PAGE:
License requests scarce in Blair
HOLLIDAYSBURG – The Blair County Prothonotary and Clerk of Courts reported that only one same-sex couple requested an application for a marriage license on Wednesday, the day after a federal court decision finding Pennsylvania’s ban on such marriages unconstitutional.
But Carol Newman, the director of the office, said the ruling has created interest in same-sex marriages because she and her staff received at least five calls on the subject.
Newman said the first call came in at 3:52 p.m. Tuesday, which would have been just minutes after U.S. District Judge John E. Jones III of Pennsylvania’s Middle District issued a 39-page opinion, in which he concluded “we hold that the marriage laws [banning recognition of same-sex marriage] violate the principles of equal protection and are therefore unconstitutional.”
He permanently enjoined enforcement of the same-sex marriage ban, noting same-sex couples can seek marriage licenses in Pennsylvania, and same-sex marriages in other states will now be recognized in the state.
Meanwhile, Gov. Tom Corbett issued a statement Wednesday afternoon stating he will not seek an appeal of the Jones ruling.
“Given the high legal threshold set forth by Judge Jones in this case, the case is extremely unlikely to succeed on appeal,” he said.
“As a Roman Catholic, the traditional teaching of my faith has not wavered. I continue to maintain the belief that marriage is between one man and one woman.”
“My duties as Governor require that I follow the laws as interpreted by the Courts and make a judgment as to the likelihood of a successful appeal. The court has spoken, and I will ensure that my administration follows provisions of Judge Jones’ order with respect to all parties,” the statement from the governor’s office stated.
Jones ruled Penn-
sylvania’s ban on same-sex marriage violated the due process and equal protection clauses of the U.S. Constitution. He ruled the fundamental right to marriage is a personal right to be exercised by the individual.
He rejected arguments “that concepts of history and tradition dictate that same-sex marriage is excluded from the fundamental right to marry.”
The Blair County Courthouse was closed Tuesday because of the primary election, so Newman did not listen to the first call for information until Wednesday morning.
Then, members of her staff began to receive additional calls, and that led to a staff meeting to make sure Blair County was in step with the Jones ruling.
Newman called other counties and contacted the solicitor for her statewide association, and by about 10:30 p.m., everybody in her office was informed about the court decision and how to address the novel situation in which the employees now find themselves.
At about noon, the first couple arrived.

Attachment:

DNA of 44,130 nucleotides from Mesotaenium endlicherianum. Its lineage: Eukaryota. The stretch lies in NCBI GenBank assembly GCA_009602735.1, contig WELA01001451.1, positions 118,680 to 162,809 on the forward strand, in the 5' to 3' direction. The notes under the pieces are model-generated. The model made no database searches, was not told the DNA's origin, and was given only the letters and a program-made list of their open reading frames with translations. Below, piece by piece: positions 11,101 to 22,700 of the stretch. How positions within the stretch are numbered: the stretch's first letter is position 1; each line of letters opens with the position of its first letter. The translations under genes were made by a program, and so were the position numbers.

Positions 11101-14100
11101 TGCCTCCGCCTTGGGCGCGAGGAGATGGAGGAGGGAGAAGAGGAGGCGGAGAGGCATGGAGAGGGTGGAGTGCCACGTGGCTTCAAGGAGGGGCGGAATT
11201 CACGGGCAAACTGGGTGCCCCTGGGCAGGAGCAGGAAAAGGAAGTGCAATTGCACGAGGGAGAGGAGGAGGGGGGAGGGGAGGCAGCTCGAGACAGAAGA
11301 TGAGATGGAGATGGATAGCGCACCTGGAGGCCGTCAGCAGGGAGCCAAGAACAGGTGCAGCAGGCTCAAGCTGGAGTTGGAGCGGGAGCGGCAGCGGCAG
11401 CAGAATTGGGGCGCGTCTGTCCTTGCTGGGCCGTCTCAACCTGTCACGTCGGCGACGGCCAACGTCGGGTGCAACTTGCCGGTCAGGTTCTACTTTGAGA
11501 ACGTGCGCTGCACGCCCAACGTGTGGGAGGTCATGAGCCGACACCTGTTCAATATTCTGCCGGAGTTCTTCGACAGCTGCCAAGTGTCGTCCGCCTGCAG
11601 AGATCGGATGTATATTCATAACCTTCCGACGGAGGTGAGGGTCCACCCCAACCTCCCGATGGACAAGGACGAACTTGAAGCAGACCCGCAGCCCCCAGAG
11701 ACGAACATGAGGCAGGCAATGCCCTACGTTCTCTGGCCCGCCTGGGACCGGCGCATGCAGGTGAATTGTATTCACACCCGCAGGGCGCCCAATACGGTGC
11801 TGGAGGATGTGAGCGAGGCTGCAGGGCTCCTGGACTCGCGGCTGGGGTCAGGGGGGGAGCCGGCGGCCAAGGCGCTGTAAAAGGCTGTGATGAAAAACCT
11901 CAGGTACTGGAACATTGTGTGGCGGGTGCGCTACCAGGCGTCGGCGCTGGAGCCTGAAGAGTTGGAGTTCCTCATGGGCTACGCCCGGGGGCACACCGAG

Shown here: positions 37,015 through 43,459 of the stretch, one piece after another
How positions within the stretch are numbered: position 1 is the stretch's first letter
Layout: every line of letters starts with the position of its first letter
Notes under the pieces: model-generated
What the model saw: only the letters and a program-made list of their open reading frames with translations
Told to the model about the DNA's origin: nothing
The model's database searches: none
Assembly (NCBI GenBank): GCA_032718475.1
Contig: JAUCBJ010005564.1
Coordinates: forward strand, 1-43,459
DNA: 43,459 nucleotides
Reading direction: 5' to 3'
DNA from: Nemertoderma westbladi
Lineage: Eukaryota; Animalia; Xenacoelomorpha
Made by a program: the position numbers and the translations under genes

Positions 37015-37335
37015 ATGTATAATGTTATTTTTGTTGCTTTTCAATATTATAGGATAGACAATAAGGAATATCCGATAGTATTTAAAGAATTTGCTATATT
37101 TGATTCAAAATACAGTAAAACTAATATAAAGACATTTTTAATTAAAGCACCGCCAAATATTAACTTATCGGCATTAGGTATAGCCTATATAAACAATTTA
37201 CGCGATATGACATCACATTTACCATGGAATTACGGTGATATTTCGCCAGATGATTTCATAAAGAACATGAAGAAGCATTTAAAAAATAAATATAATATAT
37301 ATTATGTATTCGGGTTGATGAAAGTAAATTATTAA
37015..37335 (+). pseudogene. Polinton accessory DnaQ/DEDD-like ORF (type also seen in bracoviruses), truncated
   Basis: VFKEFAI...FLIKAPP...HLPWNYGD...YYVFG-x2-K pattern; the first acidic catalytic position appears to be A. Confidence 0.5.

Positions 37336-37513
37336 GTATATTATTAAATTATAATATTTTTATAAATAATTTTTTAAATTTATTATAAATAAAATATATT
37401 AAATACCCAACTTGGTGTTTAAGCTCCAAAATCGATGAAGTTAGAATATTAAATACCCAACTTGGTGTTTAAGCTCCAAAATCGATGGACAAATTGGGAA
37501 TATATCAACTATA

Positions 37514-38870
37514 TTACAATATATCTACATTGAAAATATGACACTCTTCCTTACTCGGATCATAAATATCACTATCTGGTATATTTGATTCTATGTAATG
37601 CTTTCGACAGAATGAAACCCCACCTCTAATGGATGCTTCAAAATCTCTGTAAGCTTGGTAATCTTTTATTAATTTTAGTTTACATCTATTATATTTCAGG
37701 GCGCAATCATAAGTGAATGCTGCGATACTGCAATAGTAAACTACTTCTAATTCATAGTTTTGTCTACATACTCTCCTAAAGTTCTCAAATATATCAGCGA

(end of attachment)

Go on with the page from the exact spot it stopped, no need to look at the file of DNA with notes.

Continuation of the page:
The two young women, accompanied by one’s mother, entered the office and requested a marriage license.
The couple were required to fill out applications – a standard procedure.
They were told there was a three-day waiting period because of the upcoming weekend and a Monday holiday, meaning the young couple will not receive their marriage license until Tuesday.
The young women, ages 21 and 22, did not want publicity or their pictures taken, but they were outwardly ecstatic about the court ruling.
Both women are employed, the 22-year-old working for a veterinarian, the 21-year-old stating she was a laborer.
They have been dating for five years and were planning to wed in September – even if they had to go out-of-state to do it.
The 22-year-old supported the federal court decision because now she and her partner have ”equal rights.”
“We want to get married like everybody else,” she said, also noting that the two are already living together.
Both women reported they were treated well in Newman’s office.
Same-sex couples did not exactly storm area courthouses outside of Blair on Wednesday.
While Newman and her staff were expecting additional requests for marriage licenses, only one couple appeared.
Cambria County’s Register of Wills and Recorder of Deeds had no applicants. The story was the same in Bedford and Clearfield counties.
Two female couples requested marriage licenses in Centre County.
Newman said her office was taking only applications Wednesday.
Applicants had to be 18 or older. If 16 or 17, the two applicants must have parental permission.
If an applicant is under 16, he or she must have court approval to marry.
Newman was in communication with the Blair County judges because, if she refuses to issue a license, the person has an immediate right to appeal to a judge.
The application forms will have to be revised. Those forms request the name of the “Groom” and the “Bride.”
Other counties, Newman reported, are not using those terms any more, instead designating the parties as “Applicant one” and “Applicant two.”
Otherwise, Newman said, the applications for the same-sex couple were handled in the same way as the application for a man and a woman.
“It looks like everything is the same,” she said.
Mirror Staff Writer Phil Ray is at 946-7468.